The town square park is about 30 metres by 30 metres, a vital social space framed by shops and services. It meets most of the weekly needs of the local community. It could be a quaint cobblestone European town square with a fountain and cafe seating, or an English village green, or the old American main street or wider pedestrian sidewalk in Paris. Whatever it looks like, there you will find the butcher, baker, barber, greengrocer, doctor, general store, dry-cleaner, post office, primary school and high school all neatly framing the square or along the main street. Except that along with the shopping you will also make friends.
These amenities of public life are surrounded by 6 to 9 walking distance neighbourhoods. Each neighbourhood also has their own tiny park and milk bar general store. That’s about 10 to 12 thousand people drawing on their weekly needs from the town square, and a few of their daily needs from the local milk bar. Cars are domesticated behind the primary needs of pedestrian shoppers and public transport. It’s about happy people, not happy cars.
Seeing it — The Gilmore Girls, Smallville, and all that
This is where the town square meets TV. It’s no accident that many American TV series set their stories around a town square or traditional main street. It’s so easy to write spontaneous interactions between characters bumping into each other downtown. Everything is clustered together into an intimate social space. Even though they are just buying the milk they are going to meet neighbours getting a haircut or collecting kids from school. It’s a bit like Stars Hollow from the Gilmore Girls. As well as the main characters fans grow to love Stars Hollow — Jimmy Fallon has said that if it existed, he would move there in an instant! Dawson’s Creek, Buffy the Vampire Slayer and Smallville all draw on this intimate country town dynamic.
The key is the rich social fabric that emerges from local businesses regularly serving the same local customers. The town plan itself fights loneliness and isolation. These shows appeal to us because the writers can inject all sorts of quirky characters into the scene naturally. It’s charming and nostalgic because most of us do not experience this kind of spontaneous local fun. But real-world studies into the social and health benefits of this arrangement confirm that the many benefits are real!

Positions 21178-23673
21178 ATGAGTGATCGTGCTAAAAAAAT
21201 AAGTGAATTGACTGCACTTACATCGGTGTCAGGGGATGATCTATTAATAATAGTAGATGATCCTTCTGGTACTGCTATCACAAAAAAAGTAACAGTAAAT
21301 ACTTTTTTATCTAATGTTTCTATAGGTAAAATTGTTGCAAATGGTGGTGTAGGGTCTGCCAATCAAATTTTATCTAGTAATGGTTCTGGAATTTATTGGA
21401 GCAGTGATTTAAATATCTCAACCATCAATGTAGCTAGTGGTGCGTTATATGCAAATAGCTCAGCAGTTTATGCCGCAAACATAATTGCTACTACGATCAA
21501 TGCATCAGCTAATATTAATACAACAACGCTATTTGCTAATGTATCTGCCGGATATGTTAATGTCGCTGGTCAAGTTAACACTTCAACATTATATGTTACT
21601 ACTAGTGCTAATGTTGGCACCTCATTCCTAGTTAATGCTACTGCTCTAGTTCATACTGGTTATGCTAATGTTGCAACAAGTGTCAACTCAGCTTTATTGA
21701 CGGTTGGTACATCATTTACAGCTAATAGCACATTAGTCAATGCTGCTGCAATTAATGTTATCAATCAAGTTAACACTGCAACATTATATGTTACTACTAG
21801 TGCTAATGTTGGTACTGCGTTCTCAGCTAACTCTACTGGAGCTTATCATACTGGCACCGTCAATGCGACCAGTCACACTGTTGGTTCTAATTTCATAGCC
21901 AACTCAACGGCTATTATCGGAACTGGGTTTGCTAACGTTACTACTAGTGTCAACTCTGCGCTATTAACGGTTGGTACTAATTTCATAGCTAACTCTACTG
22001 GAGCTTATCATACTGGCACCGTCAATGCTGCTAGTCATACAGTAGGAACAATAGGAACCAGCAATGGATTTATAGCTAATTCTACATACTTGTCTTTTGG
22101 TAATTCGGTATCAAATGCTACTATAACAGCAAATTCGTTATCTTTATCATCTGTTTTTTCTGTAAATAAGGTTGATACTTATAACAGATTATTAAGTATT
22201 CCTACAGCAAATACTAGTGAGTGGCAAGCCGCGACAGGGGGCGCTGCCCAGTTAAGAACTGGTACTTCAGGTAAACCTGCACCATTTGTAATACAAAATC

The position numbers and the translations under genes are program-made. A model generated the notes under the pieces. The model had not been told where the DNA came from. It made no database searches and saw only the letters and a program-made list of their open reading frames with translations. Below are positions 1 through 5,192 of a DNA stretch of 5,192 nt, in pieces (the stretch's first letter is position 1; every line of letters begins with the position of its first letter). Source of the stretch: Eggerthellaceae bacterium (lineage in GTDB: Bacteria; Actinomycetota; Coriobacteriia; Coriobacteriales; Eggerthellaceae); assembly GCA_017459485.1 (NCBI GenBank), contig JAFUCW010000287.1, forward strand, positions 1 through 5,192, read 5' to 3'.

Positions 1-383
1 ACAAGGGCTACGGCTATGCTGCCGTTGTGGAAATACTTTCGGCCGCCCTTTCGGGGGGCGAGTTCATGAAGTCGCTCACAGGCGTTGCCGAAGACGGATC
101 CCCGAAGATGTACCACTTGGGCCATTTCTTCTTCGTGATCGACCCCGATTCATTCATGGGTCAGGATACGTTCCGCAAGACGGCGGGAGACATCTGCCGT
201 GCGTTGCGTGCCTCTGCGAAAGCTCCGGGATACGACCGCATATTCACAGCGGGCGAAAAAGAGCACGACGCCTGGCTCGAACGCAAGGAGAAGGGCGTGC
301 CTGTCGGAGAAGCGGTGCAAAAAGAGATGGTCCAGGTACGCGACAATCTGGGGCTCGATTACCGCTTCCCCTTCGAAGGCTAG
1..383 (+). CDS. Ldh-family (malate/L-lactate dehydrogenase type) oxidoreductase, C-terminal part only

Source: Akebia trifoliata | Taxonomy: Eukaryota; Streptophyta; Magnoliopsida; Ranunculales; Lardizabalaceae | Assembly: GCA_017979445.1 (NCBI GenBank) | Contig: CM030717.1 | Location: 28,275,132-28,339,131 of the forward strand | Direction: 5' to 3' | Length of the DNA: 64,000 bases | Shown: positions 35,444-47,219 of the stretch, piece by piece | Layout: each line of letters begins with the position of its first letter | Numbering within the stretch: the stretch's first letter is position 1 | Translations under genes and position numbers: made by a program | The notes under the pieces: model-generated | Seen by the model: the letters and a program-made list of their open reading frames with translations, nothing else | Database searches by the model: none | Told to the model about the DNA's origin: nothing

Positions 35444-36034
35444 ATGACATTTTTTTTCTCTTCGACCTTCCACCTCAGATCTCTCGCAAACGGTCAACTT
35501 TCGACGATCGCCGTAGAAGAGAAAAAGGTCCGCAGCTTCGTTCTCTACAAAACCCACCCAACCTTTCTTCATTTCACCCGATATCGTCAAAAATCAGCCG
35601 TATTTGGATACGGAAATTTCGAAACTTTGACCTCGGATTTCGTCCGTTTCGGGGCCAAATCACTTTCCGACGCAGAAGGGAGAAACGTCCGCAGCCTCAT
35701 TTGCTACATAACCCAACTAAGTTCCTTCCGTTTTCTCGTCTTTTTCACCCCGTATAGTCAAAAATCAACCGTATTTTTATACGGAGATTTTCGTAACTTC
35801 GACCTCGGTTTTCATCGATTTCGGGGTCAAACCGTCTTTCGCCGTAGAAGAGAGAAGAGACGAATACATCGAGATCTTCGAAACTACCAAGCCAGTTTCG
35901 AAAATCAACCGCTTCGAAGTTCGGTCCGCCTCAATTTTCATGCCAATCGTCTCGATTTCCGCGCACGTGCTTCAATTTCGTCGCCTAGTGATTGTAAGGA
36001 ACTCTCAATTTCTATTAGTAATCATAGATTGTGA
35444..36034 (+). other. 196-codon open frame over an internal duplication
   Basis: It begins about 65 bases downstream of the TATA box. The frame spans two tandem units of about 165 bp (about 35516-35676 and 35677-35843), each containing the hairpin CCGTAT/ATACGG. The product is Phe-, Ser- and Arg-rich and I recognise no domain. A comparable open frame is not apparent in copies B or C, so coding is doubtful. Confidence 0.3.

How to make an Attractive City?
Excellent video: 14 minutes that describes the rules and principles that make a city not only functional but beautiful and attractive and a place of historical value.
James Howard Kunstler: how to build a culture worth caring about!
James Howard Kunstler presents the aesthetic and design catastrophe of suburbia, and the solutions in New Urbanism. He asks if we let suburbia steal the soul of the neighbourhood, is a nation even worth defending? He briefly mentions the link between soldiers dying in Iraq just to free up the supply of oil that maintains suburbia. What goes through their mind as they “spill their blood in the sand”? Is it the ugly billboards and Golden Arches on the side of the highway? Or worse, is it that they don’t even know what they’re really fighting for? Suburbia has robbed them of childhoods with multiple overlapping local relationships that lead to local mentors. The backward aesthetics and broken social fabric have interrupted the very process that builds a culture. We have not just lost our sense of place, but a sense of who we are. James is very caustic, very funny, and very clever. But he is also very angry — a strong language warning applies!
My suburb almost had it
I live in a peninsula suburb surrounded by bushland, with only the one road leading in and out. It is like an isolated country town but in the heart of Sydney’s North West corridor. It has some sense of community. We have about 4300 people and manage to support a number of local shops clustered along the main street, like restaurants, hairdressers, a kindergarten, greengrocer, general store, stationery store, bakery, and even a local coffee shop a bit like Luke’s diner. But scattered elsewhere are 2 churches, a school, and 3 parks. The parks have their own doggy park communities and the shops sometimes run fairs, but it could have all been so much more if it was assembled all together. Overlapping diverse functionality means more people meet each other. Splitting it up by car trips to each separate destination destroys the overlap. Shops and services surrounding a town square — it’s not rocket science! We almost had it, but now we cannot because we’re a car based society and as we shall see in the particulars of New Urbanism, driving to the town square ruins it!
Other New Urban pages:-
More details on New Urbanism, further defining the neighbourhood, town, city, and showing how driving to the town square ruins it, the historical legacy of racist highway development, and how developers want to ruin public spaces.
The Eco-city, bunched in more and covered in trees and bushes.
The Sky-City, 17,000 people in one building!
The Eco-Village: the opposite of the above!
Village towns: incorporating agriculture
Rail: is so much better than cars
How to get there, given we’ve already spend so much on suburbia?
- That’s so typical of Nazi Greenie Control Freaks telling us how to live!
- It’s just lefty propaganda — suburbia is the American way
- Cities are ugly!
- What do we do with the vast suburban areas we’ve already built?
- How do we pay for all this?
Tall timbers: modern CLT lets us build skyscrapers out of wood!
Fast homes: Don’t eco-apartments take a year or so to build, and cities take decades?
- Assembly line homes
- Cities transformed in 20 years